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PHILIP KEY ARTS DIARY: Lively show is dancing party; THEATRE Boogie Nights Liverpool Empire.

Byline: PHILIP KEY

BOOGIE Nights is one of those shows that creates pure, pulsating energy in its recreation of 1970s soul music.

Occasionally, the temperature drops for a sentimental storyline but for most of the time it's non-stop dancing and singing.

And the dancing is pretty special - thanks to some outstanding routines from choreographer Alan Harding who comes up with novel ideas alongside the tried and tested.

Most notably Happy Days, with the cast sitting on the edge of the stage and doing some frantic unison arm, head and leg movements.

The show itself is a little odd in being part pantomime, part drama, part comedy and part song-and-dance.

Liverpool's Sam Kane plays Roddy, a 1970s disco fan with dreams of getting into the music business but with a girl-friend Debs (Sophie Lawrence) who is contemplating marriage - particularly when she finds herself pregnant.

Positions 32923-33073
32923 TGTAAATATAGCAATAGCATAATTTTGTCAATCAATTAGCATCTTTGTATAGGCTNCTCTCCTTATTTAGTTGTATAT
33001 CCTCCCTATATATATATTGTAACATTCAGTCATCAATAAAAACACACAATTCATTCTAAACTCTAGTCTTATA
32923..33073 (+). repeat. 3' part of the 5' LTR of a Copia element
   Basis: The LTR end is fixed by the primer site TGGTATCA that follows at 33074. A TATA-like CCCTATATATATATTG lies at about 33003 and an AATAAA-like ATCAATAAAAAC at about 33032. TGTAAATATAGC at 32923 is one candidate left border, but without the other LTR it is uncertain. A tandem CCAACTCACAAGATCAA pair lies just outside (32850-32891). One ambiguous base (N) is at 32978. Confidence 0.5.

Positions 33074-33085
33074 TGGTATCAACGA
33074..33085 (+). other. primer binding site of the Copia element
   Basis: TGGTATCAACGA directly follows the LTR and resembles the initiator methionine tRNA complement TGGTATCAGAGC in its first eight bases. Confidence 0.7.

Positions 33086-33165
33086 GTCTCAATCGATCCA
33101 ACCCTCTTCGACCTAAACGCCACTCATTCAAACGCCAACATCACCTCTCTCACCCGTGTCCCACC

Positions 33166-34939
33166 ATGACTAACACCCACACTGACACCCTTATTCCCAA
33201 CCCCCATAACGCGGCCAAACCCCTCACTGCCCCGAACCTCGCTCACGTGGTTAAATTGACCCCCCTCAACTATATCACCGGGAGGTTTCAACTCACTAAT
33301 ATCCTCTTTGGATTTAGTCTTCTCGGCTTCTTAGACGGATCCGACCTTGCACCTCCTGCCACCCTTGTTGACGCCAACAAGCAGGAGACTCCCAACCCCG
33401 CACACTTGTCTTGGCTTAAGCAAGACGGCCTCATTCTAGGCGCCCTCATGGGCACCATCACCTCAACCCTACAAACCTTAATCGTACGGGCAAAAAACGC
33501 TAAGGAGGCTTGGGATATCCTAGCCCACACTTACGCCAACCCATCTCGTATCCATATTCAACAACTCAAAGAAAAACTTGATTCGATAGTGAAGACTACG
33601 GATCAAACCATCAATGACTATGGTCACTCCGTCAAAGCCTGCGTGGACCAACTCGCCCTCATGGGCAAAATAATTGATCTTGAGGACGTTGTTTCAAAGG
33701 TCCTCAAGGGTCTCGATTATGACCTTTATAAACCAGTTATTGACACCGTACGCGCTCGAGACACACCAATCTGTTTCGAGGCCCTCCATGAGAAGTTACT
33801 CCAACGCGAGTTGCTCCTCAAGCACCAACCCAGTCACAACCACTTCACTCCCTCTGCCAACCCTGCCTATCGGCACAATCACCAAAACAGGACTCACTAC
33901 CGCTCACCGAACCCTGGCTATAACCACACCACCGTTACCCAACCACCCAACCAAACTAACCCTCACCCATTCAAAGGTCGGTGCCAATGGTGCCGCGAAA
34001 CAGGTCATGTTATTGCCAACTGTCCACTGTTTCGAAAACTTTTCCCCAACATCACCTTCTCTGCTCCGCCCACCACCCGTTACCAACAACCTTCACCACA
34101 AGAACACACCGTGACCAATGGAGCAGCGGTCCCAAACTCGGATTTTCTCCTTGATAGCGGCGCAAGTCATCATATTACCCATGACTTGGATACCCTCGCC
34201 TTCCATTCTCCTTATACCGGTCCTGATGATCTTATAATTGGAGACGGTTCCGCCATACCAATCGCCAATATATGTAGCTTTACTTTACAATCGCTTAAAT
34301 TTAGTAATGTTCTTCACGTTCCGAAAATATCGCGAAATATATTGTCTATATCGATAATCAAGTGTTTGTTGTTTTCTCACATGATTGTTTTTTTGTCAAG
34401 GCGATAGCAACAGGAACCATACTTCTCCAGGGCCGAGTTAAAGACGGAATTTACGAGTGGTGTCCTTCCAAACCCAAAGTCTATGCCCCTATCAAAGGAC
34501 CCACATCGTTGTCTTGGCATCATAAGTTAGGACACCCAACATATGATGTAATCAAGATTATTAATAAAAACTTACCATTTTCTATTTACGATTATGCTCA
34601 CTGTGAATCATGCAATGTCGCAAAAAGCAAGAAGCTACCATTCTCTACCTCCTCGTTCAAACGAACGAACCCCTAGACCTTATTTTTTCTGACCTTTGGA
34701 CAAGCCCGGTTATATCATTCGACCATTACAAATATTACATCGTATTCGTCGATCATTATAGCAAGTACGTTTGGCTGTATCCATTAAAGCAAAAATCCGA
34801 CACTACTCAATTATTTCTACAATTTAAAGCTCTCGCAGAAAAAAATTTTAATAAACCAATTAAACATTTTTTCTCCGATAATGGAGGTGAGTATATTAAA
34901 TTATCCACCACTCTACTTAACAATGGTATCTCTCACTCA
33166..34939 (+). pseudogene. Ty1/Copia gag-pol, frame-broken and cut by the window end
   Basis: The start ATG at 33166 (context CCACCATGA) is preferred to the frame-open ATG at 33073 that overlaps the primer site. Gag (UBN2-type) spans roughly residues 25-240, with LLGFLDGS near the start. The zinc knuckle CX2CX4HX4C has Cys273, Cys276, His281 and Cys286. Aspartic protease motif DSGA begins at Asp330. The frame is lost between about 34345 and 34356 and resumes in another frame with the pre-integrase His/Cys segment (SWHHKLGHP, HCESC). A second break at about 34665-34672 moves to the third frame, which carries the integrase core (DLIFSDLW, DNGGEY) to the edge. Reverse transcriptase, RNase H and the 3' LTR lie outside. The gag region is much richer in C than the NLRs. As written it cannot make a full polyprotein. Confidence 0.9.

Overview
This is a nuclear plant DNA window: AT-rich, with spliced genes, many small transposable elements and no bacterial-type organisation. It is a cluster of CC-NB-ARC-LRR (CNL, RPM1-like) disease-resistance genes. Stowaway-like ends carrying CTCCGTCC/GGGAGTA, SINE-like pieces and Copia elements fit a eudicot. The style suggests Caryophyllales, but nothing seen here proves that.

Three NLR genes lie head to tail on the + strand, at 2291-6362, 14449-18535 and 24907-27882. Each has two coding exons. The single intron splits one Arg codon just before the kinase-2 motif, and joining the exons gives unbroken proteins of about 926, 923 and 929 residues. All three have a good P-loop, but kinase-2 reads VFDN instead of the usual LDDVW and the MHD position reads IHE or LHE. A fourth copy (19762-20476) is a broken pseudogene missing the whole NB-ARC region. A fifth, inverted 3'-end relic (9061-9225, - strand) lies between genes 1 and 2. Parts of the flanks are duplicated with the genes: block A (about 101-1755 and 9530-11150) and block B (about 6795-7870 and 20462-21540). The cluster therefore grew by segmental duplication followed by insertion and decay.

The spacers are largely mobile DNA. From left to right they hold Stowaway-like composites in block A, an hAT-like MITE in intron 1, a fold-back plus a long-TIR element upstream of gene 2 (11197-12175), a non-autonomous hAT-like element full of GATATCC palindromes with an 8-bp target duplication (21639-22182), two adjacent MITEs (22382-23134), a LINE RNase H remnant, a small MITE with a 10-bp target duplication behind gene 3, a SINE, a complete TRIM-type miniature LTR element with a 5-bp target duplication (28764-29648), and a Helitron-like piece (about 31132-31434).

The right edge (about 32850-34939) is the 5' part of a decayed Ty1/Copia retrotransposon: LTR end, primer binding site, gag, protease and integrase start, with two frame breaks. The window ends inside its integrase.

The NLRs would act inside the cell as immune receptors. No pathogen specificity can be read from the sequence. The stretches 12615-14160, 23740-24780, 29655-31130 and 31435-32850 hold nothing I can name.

Kane manages to get some audience reaction by the simple pantomime method of talking to them (''Is this the first time you have been an audience?'' he asks when reaction is not up to scratch). And he proves to have a good voice too, most notably on Sorry, which he belts out in grand style.

Sophie Lawrence (who played EastEnders runaway Diane Butcher) looks splendid in a series of outfits from flares and hot pants to shiny tight trousers and she too can sing, her version of I Will Survive a real cracker. She is incidentally also resident director on the show, working from original direction by Jon Conway.

Among the excellent supporting cast another Liverpudlian Joe Speare almost steals the show as the male chauvinist band singer Spencer whose deep, brown voice is heard to good advantage in You're My First, My Last, My Everything. And Don Crann supplies both comedy and sentiment as Roddy's crumpled Elvisloving Irish father.

But with a belting live band on stage directed by Simon Coles, it is the music with the exciting song and dance routines that remain most firmly in the memory.

Philip Key
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Title Annotation:Features
Publication:Daily Post (Liverpool, England)
Date:Sep 24, 2002
Words:335
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